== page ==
Have you ever over-indulged over the festive season, and felt guilty and bloated afterwards? I think that probably applies to many of us! I have adapted and re-published a blog I wrote a few years ago because it’s a good reminder for me too.
Clients regularly talk to me about what they “should” or “shouldn’t” be doing or having, which can result in guilt, regret, or even shame if they choose to indulge.
We all experience the world through our memories, habits, beliefs, and reactions. We naturally have emotional connections with food, and at a time of year when loved ones gather together it can be challenging to achieve a healthy balance. It can also be difficult for people who don’t have their friends and family around them, have recently lost someone close to them, or are just not feeling like themselves.
Making more conscious and mindful choices in line with long-term goals means we can allow ourselves the occasional indulgence. It doesn’t mean you have to eat a salad for Christmas dinner, unless you want to, of course! I believe that being healthy is about having a long-term outcome in mind, with a sense of purpose behind it, and doing the things which help with this most of the time.
Mindful eating brings your attention to what, when, where, and how you are eating. Often ‘why’ as well! This is about noticing the healthy habits which work for you, as well as being aware of your potential temptations for unhealthy choices.
Here are 5 tips to help you enjoy a guilt-free festive season and a happier, healthier New Year:
1. Focus on what you want, rather than what you don’t want. What you focus on you get more of. If I say I’m going to “give up chocolate” or “drink less wine”, guess what pops straight into my head?!
A friend shared an article about diet research and comprehensive studies by Charlotte Markey, which proved that strict dieting can result in craving and bingeing, and lead to less healthy habits over the long term. Worse still, evidence shows that people who are always on diets are more likely to regain weight. A sense of ‘missing out’ and an awareness of the lack of choice doesn’t help, in my experience.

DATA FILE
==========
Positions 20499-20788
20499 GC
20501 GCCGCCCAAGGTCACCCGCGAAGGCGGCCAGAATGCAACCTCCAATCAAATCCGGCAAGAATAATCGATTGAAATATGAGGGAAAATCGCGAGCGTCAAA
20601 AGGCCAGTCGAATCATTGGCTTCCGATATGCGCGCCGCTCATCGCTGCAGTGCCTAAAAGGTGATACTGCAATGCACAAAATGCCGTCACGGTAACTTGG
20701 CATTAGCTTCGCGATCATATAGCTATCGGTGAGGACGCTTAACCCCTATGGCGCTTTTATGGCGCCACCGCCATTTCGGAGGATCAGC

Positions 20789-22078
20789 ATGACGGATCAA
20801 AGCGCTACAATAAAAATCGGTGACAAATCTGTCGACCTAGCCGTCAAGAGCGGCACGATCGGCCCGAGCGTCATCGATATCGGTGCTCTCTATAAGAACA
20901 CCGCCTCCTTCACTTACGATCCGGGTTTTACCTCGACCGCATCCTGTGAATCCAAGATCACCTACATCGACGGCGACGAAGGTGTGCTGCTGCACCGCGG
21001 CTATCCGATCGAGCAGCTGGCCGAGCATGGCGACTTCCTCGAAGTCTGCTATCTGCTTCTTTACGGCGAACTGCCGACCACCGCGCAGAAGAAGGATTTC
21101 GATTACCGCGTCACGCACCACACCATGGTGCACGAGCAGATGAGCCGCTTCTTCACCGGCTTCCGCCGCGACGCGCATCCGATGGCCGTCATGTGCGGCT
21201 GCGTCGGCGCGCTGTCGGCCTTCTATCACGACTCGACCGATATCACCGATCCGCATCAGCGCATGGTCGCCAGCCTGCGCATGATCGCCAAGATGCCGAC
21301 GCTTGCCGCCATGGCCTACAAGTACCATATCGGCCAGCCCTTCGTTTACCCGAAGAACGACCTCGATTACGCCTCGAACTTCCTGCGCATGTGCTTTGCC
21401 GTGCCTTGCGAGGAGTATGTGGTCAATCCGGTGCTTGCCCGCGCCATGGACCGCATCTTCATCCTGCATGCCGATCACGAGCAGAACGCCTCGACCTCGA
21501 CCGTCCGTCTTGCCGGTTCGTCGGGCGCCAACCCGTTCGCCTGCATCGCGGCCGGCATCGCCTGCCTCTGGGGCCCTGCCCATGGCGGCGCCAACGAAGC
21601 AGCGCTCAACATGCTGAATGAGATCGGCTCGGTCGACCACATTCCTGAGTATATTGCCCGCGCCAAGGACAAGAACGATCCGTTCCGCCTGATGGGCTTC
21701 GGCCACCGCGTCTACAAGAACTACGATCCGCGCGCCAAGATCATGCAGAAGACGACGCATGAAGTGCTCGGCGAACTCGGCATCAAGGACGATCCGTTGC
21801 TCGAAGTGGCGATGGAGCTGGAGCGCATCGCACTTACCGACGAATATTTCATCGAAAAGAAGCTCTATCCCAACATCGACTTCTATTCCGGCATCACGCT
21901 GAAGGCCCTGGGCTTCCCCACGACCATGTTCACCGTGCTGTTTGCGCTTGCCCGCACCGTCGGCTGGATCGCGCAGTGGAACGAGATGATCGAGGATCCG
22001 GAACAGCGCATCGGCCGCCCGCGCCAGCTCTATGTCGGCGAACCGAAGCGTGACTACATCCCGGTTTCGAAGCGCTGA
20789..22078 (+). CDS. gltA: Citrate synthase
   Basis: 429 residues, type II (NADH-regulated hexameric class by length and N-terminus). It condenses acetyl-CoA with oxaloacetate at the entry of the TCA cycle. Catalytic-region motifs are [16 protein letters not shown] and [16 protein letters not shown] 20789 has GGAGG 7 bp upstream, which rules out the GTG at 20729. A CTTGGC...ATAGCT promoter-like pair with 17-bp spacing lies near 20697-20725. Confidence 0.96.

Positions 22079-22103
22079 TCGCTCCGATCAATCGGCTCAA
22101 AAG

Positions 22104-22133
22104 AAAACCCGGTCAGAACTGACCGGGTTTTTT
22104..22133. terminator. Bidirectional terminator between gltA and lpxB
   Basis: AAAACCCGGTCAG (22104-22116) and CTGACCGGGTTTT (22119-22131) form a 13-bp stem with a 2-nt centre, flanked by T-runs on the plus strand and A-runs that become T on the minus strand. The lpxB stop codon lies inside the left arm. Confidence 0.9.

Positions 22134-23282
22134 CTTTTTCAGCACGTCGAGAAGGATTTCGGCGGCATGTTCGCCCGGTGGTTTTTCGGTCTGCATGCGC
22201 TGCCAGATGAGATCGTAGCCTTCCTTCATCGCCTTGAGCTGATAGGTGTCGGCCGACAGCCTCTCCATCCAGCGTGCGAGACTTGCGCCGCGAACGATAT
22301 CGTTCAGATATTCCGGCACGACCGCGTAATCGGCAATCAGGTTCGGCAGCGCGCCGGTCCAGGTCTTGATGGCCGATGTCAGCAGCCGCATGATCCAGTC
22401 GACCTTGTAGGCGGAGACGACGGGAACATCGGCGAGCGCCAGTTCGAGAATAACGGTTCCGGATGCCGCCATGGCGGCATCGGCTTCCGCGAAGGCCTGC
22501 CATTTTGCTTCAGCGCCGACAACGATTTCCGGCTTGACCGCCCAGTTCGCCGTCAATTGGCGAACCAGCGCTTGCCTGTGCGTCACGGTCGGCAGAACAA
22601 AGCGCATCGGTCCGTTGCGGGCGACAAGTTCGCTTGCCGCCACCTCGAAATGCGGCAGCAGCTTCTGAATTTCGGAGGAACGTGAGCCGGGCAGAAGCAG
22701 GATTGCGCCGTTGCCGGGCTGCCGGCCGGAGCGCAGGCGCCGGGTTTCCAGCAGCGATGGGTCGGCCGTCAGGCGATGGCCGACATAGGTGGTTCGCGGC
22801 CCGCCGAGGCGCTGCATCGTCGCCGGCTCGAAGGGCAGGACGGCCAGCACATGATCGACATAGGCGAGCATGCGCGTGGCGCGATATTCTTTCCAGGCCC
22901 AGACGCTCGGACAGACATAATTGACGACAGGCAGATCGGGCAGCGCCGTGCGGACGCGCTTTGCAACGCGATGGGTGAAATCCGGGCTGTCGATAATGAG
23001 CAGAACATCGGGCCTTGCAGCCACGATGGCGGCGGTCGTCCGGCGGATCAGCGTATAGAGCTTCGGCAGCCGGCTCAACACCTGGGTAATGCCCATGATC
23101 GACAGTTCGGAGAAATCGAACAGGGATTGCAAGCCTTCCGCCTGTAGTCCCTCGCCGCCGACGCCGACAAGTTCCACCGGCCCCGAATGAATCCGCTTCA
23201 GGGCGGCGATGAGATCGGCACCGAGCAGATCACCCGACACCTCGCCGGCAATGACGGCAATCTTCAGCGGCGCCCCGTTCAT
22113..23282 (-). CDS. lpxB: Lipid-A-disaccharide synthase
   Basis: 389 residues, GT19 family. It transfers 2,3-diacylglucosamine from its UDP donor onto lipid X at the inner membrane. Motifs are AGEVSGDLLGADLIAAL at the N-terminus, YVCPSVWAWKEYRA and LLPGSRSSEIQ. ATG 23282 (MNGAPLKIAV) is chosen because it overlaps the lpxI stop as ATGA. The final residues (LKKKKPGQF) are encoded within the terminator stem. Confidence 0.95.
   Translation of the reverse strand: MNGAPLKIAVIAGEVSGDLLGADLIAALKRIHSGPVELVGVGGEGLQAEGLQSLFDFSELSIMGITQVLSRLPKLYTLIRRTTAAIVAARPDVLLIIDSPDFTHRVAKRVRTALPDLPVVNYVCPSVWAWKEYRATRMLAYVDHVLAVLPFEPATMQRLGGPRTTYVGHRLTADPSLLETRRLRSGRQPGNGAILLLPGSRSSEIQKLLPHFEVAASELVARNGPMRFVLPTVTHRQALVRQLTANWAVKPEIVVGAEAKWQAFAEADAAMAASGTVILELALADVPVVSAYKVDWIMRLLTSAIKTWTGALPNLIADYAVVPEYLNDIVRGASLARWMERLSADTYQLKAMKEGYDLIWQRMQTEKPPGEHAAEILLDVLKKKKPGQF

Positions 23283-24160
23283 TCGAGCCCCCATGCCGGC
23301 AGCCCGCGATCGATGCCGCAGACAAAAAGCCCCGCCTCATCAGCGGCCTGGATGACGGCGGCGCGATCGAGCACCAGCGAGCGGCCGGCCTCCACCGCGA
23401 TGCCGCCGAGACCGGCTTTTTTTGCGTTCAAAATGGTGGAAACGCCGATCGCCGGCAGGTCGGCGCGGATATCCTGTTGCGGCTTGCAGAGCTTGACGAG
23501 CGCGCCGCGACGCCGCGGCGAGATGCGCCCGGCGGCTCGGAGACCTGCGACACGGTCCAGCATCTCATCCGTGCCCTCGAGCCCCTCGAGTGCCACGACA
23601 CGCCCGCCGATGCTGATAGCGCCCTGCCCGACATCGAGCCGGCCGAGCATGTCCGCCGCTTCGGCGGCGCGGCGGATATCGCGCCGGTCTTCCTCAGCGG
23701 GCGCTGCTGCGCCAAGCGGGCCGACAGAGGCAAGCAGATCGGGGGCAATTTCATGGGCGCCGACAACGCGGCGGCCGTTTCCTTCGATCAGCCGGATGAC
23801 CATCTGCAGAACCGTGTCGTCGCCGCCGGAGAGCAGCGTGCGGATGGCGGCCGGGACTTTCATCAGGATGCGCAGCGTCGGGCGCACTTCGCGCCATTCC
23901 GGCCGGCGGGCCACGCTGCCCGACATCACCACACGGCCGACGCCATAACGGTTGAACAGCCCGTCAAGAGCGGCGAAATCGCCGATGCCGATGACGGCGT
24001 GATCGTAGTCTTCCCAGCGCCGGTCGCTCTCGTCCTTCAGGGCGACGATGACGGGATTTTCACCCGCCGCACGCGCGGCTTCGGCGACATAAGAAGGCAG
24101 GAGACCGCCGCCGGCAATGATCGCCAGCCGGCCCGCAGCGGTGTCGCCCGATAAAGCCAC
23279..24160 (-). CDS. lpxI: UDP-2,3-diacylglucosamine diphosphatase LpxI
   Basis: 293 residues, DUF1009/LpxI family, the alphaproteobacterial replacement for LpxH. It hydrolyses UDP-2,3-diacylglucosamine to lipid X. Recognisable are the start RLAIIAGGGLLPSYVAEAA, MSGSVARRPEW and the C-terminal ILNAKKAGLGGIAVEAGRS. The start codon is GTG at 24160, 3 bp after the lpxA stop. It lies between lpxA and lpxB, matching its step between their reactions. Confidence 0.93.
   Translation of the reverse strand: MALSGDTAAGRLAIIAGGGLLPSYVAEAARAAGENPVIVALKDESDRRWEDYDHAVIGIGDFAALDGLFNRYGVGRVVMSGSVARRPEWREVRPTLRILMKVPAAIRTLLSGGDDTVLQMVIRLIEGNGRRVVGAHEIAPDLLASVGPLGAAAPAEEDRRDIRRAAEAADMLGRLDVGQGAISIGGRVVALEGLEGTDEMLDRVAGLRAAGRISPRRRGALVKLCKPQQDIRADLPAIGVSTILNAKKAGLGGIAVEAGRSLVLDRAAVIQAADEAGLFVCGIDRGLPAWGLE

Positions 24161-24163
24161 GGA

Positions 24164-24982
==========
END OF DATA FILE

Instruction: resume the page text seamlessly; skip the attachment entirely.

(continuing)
2. Make more conscious choices, and plan ahead. Have plenty of healthy options available, and you can plan lighter meals to balance out the rich, stodgy feasts which are traditional at this time of year!
Be more conscious of what, when, where, and how you’re eating, noticing the triggers for less healthy choices in-the-moment. It can help to pause and check against your long-term goals for your health and wellbeing, and whether you really want or need to eat in that moment.
Dehydration can fool us into thinking we are hungry, so drink plenty of water. Herbal teas can be a good option too. And did you know that the body takes up to 20 minutes to register that we’re full? Try to eat more slowly, and don’t be tempted to rush your food in social situations.
3. Savour your food – with all the senses – and slow down. Enjoy the whole range of food and drink you choose. Notice the sights, sounds, smells, tastes, textures and feelings, one by one. Chewing slowly usually means you will eat less. At a recent workshop I took the group through a guided visualisation, and they were much more drawn to the rainbow of healthy foods, with their bright, vivid colours, the crunchy, juicy textures and fresh smells and flavours than the unhealthy ‘beige’ alternatives. And that was while talking about the range of temptations over the festive season!
4. Sit down – this will help to avoid grazing and you will notice more what you’re eating, and whether it’s something you really want. Try not to be doing anything else at the same time (e.g. checking emails, Facebook, or watching TV).
5. It’s all about balance. Be kind to yourself! If you have the occasional indulgence, you have many other choices available to you throughout the day/week. When you think about the bigger picture, a few treats don’t seem like such a big deal! It’s as much about thoughts, emotions and behaviour as it is about what you eat. I like to think of it as ‘setting a course’ for your health and wellbeing, and getting back on track if you go off a little bit.
I wish you and your families a happy and healthy Christmas and New Year. And remember, a little bit of what you fancy does you good. Just keep it balanced, make it a conscious choice, and savour it!
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